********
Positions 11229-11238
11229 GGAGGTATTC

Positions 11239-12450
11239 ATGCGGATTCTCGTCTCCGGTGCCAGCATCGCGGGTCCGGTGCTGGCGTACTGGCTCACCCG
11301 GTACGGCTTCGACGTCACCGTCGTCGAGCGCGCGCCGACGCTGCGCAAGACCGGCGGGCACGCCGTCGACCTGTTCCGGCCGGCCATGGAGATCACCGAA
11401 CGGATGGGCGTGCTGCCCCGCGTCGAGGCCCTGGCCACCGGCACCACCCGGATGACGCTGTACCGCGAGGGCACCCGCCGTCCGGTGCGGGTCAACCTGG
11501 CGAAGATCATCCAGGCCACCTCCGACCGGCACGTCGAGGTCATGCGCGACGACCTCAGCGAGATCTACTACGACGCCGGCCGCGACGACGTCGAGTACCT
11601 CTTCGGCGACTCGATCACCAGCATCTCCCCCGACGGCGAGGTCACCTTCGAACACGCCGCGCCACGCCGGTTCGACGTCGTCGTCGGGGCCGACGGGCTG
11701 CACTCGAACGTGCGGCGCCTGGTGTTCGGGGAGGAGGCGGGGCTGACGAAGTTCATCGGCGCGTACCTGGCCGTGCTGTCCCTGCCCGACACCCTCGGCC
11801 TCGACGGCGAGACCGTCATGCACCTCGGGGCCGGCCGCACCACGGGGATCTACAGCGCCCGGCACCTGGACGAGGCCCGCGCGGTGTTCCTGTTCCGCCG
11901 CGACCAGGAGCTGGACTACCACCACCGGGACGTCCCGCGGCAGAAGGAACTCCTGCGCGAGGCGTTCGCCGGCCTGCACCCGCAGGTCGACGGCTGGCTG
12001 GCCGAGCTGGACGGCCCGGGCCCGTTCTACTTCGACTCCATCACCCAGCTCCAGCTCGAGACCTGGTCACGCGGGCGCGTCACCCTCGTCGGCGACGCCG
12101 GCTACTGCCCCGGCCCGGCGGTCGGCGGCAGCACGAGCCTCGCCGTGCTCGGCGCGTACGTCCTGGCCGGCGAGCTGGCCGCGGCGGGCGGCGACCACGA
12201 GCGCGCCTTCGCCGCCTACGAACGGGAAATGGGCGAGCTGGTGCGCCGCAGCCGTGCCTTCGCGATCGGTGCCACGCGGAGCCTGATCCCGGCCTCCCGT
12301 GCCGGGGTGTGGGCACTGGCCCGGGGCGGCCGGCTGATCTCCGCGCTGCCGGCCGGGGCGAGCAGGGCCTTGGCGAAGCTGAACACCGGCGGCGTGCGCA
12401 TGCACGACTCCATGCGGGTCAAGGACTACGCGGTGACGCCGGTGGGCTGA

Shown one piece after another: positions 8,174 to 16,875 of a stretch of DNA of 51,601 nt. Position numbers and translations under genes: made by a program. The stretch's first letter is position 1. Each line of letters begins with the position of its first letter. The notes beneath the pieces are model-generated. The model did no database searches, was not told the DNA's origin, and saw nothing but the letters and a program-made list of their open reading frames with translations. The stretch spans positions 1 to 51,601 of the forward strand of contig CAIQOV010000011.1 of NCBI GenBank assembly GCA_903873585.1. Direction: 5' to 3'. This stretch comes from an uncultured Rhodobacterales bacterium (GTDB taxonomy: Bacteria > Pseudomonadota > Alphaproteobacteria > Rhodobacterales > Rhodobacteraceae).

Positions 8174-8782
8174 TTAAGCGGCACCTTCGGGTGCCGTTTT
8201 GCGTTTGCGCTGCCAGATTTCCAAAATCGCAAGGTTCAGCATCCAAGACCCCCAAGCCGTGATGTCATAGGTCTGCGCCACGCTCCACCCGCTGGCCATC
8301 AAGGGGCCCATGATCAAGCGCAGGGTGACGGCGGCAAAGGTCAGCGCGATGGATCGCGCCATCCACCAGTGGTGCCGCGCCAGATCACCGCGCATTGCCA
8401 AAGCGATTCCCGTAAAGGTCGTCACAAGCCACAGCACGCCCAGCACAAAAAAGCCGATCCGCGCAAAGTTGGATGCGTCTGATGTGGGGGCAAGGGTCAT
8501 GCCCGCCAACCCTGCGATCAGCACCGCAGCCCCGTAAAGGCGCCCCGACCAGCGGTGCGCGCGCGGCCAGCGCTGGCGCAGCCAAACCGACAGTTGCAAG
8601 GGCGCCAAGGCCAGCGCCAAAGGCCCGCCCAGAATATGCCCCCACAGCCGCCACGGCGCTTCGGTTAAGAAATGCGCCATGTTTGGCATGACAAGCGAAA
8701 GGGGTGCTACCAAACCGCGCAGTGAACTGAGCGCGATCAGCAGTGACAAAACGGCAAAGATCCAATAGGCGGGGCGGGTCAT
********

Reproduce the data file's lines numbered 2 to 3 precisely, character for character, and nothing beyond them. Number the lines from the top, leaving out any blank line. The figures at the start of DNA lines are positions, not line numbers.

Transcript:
11229 GGAGGTATTC

Positions 11239-12450